From the Washington Post:
It’s hard to get 70 percent of Americans to agree on much of anything these days. But, for the first time, one of those things is Roe v. Wade, the Supreme Court decision that legalized abortion. According to a new poll from NBC News and the Wall Street Journal, released on the law’s 40th anniversary Tuesday, fully seven in 10 Americans say they would oppose the overturning of the Supreme Court decision. And perhaps more remarkably, 57 percent say they “feel strongly” that it should not be overturned. In other words, politically speaking, it’s time for Republicans to stop talking about Roe v. Wade.
From The Guardian:
Outlawing abortion doesn’t lead to a lower abortion rate, and some of the countries with the highest abortion rates on the planet are places where it’s illegal. So if outlawing abortion doesn’t mean fewer abortions, what purpose does it serve? Punishing women and making their lives miserable, apparently – illegal abortion doesn’t mean fewer abortions, it means more dangerous procedures and higher maternal mortality rates. Thirteen per cent of maternal deaths around the world result from unsafe illegal abortions. Despite knowing the key to a lower abortion rate, the so-called “pro-life” movement refuses to use it. Instead, they feign concern for babies while doing absolutely nothing to help children and everything in their power to make women’s lives harder and more dangerous if those women dare to believe that they’re entitled to a fulfilling sex life.
Today marks the 40th anniversary of Roe v. Wade, and thus 40 years of an angry, hyper-religious, sex-phobic movement that has sought every avenue it can to turn back the clock, and return abortion to the black market. Anti-choice efforts have been successful in reducing access to safe, legal abortion, but for the past 40 years, pro-choice forces have maintained at least one clinic in every state in the country.That might not last. Now various red states compete to see which can be the first to end legal abortion within their borders first.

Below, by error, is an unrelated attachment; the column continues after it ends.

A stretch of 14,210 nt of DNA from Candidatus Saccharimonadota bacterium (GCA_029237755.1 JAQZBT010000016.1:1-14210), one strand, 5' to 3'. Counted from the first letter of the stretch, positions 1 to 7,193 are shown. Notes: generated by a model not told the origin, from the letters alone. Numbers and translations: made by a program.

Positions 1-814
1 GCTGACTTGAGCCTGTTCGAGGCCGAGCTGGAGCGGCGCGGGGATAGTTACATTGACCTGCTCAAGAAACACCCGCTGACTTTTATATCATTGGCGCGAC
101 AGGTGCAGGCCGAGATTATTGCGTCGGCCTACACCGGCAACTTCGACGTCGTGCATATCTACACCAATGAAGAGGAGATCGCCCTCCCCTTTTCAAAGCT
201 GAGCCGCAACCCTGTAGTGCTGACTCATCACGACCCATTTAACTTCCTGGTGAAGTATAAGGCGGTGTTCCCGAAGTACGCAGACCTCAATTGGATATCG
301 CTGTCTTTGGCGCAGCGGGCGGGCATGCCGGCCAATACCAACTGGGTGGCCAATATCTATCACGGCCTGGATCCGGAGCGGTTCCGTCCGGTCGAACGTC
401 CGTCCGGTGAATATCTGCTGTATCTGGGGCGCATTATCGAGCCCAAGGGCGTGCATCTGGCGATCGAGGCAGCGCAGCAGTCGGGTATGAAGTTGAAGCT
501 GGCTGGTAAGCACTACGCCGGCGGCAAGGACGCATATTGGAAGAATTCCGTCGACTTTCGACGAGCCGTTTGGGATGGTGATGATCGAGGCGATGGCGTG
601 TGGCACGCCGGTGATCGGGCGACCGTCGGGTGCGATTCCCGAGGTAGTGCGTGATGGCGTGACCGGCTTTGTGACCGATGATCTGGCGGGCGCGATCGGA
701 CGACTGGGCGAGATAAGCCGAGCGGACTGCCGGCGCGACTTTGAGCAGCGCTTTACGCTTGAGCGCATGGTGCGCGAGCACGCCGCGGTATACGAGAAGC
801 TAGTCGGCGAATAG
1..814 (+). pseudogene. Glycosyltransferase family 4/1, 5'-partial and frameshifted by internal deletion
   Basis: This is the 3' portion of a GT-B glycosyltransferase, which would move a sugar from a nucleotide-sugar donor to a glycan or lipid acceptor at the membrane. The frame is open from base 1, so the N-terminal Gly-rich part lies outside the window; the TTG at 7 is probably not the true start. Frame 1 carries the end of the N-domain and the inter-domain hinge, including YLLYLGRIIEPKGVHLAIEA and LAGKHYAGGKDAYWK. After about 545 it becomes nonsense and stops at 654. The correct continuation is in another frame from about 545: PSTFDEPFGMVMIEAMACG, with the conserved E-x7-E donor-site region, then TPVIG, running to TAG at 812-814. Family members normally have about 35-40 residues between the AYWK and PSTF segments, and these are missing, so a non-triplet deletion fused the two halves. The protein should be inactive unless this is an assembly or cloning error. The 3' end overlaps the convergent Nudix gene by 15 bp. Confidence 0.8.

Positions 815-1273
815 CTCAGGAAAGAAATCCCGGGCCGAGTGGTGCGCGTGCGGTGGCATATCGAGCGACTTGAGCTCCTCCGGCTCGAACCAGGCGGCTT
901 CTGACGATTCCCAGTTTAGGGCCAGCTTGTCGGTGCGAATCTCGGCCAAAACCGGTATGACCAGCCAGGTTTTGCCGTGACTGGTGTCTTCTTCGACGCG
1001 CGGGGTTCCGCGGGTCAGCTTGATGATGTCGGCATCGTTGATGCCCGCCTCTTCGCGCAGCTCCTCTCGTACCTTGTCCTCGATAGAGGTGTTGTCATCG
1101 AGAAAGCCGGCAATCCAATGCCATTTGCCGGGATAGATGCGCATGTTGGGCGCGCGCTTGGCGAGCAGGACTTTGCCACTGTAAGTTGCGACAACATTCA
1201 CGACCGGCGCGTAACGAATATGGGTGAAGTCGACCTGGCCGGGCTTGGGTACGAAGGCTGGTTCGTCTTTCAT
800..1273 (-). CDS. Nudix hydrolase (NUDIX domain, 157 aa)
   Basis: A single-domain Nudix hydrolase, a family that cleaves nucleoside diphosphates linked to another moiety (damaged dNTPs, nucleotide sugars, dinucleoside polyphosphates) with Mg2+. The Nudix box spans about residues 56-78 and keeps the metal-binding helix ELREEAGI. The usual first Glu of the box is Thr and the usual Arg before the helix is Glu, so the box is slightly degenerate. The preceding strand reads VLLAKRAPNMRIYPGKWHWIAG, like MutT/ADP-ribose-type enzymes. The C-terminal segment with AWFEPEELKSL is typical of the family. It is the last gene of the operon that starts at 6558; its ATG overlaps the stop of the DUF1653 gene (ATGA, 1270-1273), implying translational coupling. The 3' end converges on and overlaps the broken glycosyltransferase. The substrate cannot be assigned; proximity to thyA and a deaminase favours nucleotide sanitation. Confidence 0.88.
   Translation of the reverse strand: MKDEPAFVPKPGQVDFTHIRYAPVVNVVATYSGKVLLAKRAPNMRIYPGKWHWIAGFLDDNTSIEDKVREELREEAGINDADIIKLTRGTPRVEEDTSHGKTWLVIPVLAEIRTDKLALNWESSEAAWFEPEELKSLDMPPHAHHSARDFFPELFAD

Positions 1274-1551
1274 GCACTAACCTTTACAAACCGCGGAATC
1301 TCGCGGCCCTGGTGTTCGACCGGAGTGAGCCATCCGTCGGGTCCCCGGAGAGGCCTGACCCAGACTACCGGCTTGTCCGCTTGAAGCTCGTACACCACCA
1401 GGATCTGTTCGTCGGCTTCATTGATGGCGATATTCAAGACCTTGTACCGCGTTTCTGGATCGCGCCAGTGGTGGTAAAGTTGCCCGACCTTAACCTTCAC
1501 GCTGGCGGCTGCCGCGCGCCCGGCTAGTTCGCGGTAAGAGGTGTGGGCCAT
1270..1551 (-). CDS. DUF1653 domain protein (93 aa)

Last week, I attended an event hosted by Physicians for Reproductive Choice and Health in honor of Roe v. Wade’s big 4-0. The organization invited three prominent abortion providers to talk about abortion’s history and future. But only two doctors were actually listed on the event invitation: Dr. Linda Prine, medical director and founder of the Reproductive Health Access Project, and Dr. Willie Parker, an obstetrician gynecologist who is one of the plaintiffs in the Center for Reproductive Rights case opposing a law that would shut down Mississippi’s sole abortion clinic. The third doctor, Dr. Curtis Boyd, has been administering abortions since the pre-Roe ’60s and describes himself as a “very active” speaker who travels around the country advocating for the cause. He’s commonly advertised as a “special guest,” because the FBI fears for his safety and doesn’t want too many people to know his whereabouts. “I’ve become accustomed to it,” Boyd told me. “This is the life I have chosen. I want to make a political difference, so I’m willing to take the risk that comes with speaking out.”
Happy important anniversary, women’s rights.
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